Reagan as a Catalyst for Great Pop Culture in the 1980s

While Ronald Reagan is not typically viewed as a “great” president who promoted a time of prosperity and free speech, it must be said that in many ways, his oppressive regime fostered an atmosphere of frantic, rebellious creativity that made the 1980s one of the greatest, most signature decades for pop culture.

Totally natural
Totally natural
From the moment Reagan took office, everything surrounding his presidency was characterized by pomp and circumstance–as though he (or Nancy) carefully curated the decade that was to come. The release of the American hostages aside, Reagan was far more adept at invoking the creativeness of others through his conservative politics. Perhaps Reagan’s strange, beautiful dynamic with the entertainment world didn’t just stem from the fact that he himself was an actor (a B-rate one, as it were), but that he started out in politics as a Democrat, making him naturally amenable to the liberal cause when it proved convenient (see: Reagan adopting “Born in the U.S.A.” as his campaign song not realizing that it was about the trauma of Vietnam veterans).

With a series of “tax reforms” and deregulations, Reagan’s focus on big business and economic recovery left him no room for focusing on other, more humane concerns like, say, for instance, the AIDS pandemic. While death was knocking on so may gay men’s doors (Freddie Mercury, Liberace, Keith Haring, etc.), Reagan was too busy being senile and letting Nancy do uncomfortable and unreal drug PSAs. But while death was all around everyone in the 80s, so, too, was a wall of decadence to help numb the pain.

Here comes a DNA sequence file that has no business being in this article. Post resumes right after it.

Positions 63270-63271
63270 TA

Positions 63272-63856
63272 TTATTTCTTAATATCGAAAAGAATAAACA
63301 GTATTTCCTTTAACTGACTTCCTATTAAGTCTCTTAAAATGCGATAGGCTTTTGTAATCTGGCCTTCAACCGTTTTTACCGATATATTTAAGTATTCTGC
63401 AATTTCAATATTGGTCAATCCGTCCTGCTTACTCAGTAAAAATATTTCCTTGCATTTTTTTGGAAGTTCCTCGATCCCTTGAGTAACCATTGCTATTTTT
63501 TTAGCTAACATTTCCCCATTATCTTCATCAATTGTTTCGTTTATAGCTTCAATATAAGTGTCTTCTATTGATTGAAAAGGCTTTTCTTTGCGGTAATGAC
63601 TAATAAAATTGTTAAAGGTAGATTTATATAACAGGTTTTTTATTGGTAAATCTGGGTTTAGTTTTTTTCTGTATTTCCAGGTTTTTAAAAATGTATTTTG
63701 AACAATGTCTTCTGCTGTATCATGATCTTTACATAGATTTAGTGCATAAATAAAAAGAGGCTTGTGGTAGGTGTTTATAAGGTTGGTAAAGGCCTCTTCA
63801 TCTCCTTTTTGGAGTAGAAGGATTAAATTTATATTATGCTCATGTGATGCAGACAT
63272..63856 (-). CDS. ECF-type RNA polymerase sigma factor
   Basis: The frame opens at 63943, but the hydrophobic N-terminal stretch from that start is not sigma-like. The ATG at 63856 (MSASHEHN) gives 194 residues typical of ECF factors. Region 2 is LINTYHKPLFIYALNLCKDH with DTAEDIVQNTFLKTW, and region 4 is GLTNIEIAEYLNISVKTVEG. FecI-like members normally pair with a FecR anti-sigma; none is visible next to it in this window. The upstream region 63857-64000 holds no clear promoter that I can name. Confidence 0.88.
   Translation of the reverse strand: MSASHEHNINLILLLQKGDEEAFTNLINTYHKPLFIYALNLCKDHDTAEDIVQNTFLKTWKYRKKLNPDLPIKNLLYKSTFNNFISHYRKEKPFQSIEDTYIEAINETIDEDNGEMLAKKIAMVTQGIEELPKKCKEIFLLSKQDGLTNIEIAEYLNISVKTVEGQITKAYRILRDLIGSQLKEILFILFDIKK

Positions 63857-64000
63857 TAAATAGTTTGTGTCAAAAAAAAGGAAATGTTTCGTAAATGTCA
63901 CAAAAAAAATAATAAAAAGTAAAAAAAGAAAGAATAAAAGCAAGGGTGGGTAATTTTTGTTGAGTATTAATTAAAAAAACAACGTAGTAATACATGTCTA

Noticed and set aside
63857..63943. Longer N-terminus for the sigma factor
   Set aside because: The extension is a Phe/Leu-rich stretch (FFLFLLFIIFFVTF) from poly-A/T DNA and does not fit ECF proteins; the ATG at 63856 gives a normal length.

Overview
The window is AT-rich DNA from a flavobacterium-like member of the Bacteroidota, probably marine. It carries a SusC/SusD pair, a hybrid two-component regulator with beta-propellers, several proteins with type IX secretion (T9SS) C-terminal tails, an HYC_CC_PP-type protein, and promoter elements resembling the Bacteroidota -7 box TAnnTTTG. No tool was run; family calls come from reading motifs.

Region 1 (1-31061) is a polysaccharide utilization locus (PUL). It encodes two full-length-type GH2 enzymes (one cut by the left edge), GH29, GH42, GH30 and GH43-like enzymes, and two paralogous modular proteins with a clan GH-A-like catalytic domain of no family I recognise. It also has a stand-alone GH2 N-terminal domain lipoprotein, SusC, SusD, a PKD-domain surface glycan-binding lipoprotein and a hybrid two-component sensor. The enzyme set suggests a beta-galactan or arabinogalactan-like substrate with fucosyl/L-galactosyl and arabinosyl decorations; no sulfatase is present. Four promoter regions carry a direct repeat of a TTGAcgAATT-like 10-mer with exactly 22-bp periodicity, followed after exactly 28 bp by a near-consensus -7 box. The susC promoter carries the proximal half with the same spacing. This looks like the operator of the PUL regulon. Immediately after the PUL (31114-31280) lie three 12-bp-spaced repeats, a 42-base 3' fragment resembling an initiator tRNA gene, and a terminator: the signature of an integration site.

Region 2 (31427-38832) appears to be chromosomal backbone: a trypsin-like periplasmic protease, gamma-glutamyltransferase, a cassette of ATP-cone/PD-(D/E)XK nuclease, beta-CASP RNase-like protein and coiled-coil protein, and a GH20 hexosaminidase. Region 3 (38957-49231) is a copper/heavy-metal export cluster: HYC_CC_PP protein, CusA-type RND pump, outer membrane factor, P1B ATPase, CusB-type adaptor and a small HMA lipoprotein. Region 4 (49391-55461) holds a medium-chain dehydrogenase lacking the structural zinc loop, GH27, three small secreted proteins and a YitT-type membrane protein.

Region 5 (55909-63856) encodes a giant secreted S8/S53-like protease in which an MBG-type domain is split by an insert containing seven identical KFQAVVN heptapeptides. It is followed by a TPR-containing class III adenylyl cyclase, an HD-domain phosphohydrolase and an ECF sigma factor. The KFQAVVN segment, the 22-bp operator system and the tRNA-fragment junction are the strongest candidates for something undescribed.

The excess and love of good times at NYC's Danceteria was a by-product of Reaganism
The excess and love of good times at NYC’s Danceteria was a by-product of Reaganism
Even Reagan’s assassination attempt was fraught with pop culture motivation. John Hinckley Jr.’s entire reasoning behind trying to off Reagan was to impress Jodie Foster by becoming as famous as her. This was yet another event that occurred early in Reagan’s presidency, sixty-nine days in, in fact–once again establishing him as a political leader who would set the tone for the entire decade, and a dramatic, grandiose one at that.

And so, while those on the more liberal side of the spectrum may condemn Reagan for the after effects of his legislation in the 80s, it is quite possible that without his mildly despotic reign, we might never have witnessed the iconic moments displayed by the likes of Madonna (whose “Dress You Up” was on Tipper Gore’s “Filthy Fifteen” list), Prince, Michael Jackson, Cyndi Lauper, The Go-Gos, Joan Jett and every sexually one-hit wonder in between. Even his presence in the world of art and film could be felt through the frantic, frenetic work of Jean-Michel Basquiat and the release of Fatal Attraction (a cautionary tale about adultery) and Wall Street (a cautionary tale about greed). Everyone was affected by Reagan’s vibe, whether they knew it or not.

2 Comments

  1. Pingback: The Least Memorable U.S. Presidents | Culled Culture

  2. Pingback: No Doubt’s “Just A Girl”: As Salient As Ever | Culled Culture

Comments are closed.